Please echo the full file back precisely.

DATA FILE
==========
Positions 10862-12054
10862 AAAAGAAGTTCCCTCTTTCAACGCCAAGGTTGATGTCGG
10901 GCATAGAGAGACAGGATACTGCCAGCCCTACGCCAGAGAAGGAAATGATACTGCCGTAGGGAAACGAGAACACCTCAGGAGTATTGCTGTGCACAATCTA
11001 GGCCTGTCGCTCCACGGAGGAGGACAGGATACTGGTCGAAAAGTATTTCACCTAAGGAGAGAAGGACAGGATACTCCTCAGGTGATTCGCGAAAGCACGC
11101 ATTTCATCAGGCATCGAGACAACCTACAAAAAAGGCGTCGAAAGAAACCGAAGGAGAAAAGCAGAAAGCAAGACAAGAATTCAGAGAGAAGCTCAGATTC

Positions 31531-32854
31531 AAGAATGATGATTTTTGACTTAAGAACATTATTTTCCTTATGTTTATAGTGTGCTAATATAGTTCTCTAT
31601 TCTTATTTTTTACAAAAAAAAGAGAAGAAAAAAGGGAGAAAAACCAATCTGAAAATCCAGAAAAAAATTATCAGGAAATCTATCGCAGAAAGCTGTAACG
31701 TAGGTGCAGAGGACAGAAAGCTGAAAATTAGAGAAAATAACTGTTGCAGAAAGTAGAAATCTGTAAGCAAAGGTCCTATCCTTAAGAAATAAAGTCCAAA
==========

Positions 10862-12054
10862 AAAAGAAGTTCCCTCTTTCAACGCCAAGGTTGATGTCGG
10901 GCATAGAGAGACAGGATACTGCCAGCCCTACGCCAGAGAAGGAAATGATACTGCCGTAGGGAAACGAGAACACCTCAGGAGTATTGCTGTGCACAATCTA
11001 GGCCTGTCGCTCCACGGAGGAGGACAGGATACTGGTCGAAAAGTATTTCACCTAAGGAGAGAAGGACAGGATACTCCTCAGGTGATTCGCGAAAGCACGC
11101 ATTTCATCAGGCATCGAGACAACCTACAAAAAAGGCGTCGAAAGAAACCGAAGGAGAAAAGCAGAAAGCAAGACAAGAATTCAGAGAGAAGCTCAGATTC

Positions 31531-32854
31531 AAGAATGATGATTTTTGACTTAAGAACATTATTTTCCTTATGTTTATAGTGTGCTAATATAGTTCTCTAT
31601 TCTTATTTTTTACAAAAAAAAGAGAAGAAAAAAGGGAGAAAAACCAATCTGAAAATCCAGAAAAAAATTATCAGGAAATCTATCGCAGAAAGCTGTAACG
31701 TAGGTGCAGAGGACAGAAAGCTGAAAATTAGAGAAAATAACTGTTGCAGAAAGTAGAAATCTGTAAGCAAAGGTCCTATCCTTAAGAAATAAAGTCCAAA